My father used to smoke 10 cigarettes a day ever since he was young. He quit smoking some 10 years before he died. He abandoned cigarettes, but they did not abandon him.
In 1997, we learned that he had developed palate cancer stemming from smoking. After three years of treatment and operations, we lost him in 2000. In such a tragic way had I come to witness the damage caused by smoking, which may turn out to be a wall that can separate you from your loved ones.
The World Health Organization (WHO) Turkey Office and the National Cigarette and Health Committee (SSUK) announced the release of their “2010 Report on the Economics of Tobacco and Tobacco Taxation” in Ankara on Dec. 23, 2010. The report was promoted by WHO chief economist and General Directorate for Combating Tobacco economy coordinator Ayda Asun and SSUK President Elif Dağlı. These two enlightened Turkish women who tireless and bravely fight to make Turkey smoke-free deserve to be congratulated. Of course, we should also acknowledge that there is strong political support for the smoking ban in Turkey and that Prime Minister Recep Tayyip Erdoğan in particular never compromised in this respect.
Turkey currently ranks fifth around the world and third among European countries in terms of full compliance with the smoking ban. Sales of cigarettes to people under 18, all sorts of advertising and promotion of tobacco products, and the use of automatic cigarette selling machines are banned. It is compulsory under the law to place the notice “Smoking is harmful to health” on cigarette packages. Also, TV channels are required to air educational programs about quitting smoking for at least 30 minutes per month. Smoking is prohibited on public transportation vehicles as well as in public indoor areas, including in the entertainment sector.
As Prime Minister Erdoğan noted, a physician was able to prescribe cigarettes to sick soldiers under a law on diets, dated 1934. The law in question was repealed in November 2006. Turkey has made great progress since the days when such a law was in force. However, despite strict measures implemented during the last 10 years, there are still problems that must be solved.
Indeed, Turkey is among the top 10 countries that consume the greatest amounts of tobacco products around the world. In Turkey, annual per capita spending on tobacco products is $280 while the annual per capita health expenditure is $580. In other words, total annual spending on smoking is $20 billion. Every year, 115,000 people die due to an illness stemming from tobacco consumption. There are 16 million adult smokers -- 12 million men and 4 million women.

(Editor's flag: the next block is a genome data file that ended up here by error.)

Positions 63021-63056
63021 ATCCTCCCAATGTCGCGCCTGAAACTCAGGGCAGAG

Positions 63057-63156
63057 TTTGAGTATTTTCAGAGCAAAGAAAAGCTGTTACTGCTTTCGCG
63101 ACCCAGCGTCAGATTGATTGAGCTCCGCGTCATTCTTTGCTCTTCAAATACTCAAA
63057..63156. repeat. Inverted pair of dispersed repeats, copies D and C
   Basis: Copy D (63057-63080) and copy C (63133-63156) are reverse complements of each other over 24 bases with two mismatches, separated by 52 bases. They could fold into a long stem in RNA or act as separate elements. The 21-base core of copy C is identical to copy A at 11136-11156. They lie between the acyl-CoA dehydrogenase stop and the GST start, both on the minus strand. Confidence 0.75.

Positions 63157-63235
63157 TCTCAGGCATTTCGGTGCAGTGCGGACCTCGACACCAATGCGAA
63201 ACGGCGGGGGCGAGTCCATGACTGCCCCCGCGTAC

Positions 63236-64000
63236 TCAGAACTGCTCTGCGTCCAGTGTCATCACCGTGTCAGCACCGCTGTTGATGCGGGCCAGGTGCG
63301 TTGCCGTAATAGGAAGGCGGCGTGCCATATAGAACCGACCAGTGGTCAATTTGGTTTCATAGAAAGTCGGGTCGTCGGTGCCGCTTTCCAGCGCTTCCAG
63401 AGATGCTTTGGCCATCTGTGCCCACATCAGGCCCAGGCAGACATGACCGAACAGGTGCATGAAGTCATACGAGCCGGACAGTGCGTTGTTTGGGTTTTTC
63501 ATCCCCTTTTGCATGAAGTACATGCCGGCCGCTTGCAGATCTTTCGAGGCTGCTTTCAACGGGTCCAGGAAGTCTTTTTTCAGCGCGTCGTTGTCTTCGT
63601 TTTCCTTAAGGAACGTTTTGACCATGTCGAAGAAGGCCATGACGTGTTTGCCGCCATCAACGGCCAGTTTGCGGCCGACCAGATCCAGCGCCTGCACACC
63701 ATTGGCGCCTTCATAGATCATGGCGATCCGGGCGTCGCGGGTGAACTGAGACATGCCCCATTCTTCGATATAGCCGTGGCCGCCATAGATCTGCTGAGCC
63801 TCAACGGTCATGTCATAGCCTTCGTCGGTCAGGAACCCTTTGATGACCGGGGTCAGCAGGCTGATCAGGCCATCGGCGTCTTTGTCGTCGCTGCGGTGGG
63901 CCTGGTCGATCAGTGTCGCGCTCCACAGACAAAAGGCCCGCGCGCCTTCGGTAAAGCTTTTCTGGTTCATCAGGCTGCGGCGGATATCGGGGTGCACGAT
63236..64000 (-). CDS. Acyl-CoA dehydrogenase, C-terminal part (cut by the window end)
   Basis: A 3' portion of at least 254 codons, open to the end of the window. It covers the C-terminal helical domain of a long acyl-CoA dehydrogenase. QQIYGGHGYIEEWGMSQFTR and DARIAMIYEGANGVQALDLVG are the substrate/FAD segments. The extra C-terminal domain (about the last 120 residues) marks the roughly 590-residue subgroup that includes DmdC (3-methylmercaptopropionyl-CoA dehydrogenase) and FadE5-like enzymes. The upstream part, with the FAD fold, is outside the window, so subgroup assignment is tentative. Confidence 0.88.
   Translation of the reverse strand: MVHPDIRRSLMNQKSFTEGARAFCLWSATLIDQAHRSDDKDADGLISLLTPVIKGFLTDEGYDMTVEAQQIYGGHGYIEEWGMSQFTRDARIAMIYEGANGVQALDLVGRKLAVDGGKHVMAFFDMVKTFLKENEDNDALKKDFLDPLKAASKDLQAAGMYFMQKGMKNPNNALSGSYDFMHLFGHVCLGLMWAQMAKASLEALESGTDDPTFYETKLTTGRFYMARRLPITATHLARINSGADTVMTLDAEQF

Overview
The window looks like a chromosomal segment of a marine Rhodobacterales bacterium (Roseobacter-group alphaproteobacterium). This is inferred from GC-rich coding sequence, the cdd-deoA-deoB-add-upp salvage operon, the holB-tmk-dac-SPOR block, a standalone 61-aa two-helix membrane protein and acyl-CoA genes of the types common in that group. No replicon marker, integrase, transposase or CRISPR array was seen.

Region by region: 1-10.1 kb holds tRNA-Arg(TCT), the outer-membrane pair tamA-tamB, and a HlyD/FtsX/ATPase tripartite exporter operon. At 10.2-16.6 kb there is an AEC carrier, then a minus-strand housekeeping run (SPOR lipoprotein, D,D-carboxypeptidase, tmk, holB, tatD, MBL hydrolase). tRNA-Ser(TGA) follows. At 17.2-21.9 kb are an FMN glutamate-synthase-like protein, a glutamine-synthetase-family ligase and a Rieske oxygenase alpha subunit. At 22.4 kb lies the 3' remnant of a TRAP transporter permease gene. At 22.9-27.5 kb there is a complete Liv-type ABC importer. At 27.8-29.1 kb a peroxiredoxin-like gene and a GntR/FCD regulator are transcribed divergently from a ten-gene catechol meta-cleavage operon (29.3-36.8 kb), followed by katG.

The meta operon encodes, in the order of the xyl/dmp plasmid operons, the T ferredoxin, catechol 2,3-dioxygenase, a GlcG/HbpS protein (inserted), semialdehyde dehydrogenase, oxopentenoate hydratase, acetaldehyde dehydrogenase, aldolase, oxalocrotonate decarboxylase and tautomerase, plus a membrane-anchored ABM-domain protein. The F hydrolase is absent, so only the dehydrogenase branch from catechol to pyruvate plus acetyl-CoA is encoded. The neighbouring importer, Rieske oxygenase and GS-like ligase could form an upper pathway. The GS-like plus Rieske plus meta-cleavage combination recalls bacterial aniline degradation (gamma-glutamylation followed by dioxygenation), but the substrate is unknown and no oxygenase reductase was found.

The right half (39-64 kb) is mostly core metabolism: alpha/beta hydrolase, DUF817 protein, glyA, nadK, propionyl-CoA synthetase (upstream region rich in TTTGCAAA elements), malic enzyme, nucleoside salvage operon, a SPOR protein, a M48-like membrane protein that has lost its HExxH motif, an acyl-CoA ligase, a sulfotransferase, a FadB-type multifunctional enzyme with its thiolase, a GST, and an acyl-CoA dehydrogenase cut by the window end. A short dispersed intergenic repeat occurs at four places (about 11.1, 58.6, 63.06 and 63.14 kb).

About half of adult men (43.8 percent) and one out of every nine women and 8.4 percent of minors aged 13 to 15 consume tobacco products. Turkish kids are seen by cigarette monopolies as “future smokers.” A total of 30.5 million adults (59.7 percent) live in “smoking” households. About 20 million of these adults are non-smokers. More 10 million people live in houses with at least one regular smoker. Moreover, smoking hookah (2.3 percent) is a rising trend among young people. Smoking hookah is more common among people aged 15 to 24 (8.1 percent) and in urban areas (4.9 percent).
Although cigarette advertisement and promotion has been prohibited since 1996, 13.3 percent of adults in Turkey note that they have seen cigarette marketing messages (advertisements, promotions or sponsorships) in the last 30 days.
In order to lower cigarette smoking in Turkey, taxes applied on tobacco products should be increased, in addition to bans and campaigns to raise awareness. While price increases on cigarettes may result in increased cigarette smuggling, we must acknowledge that this rapidly lowers cigarette consumption. We must create a smoke-free Turkey for a more modern, healthier and more beautiful Turkey and in order to not lose our relatives.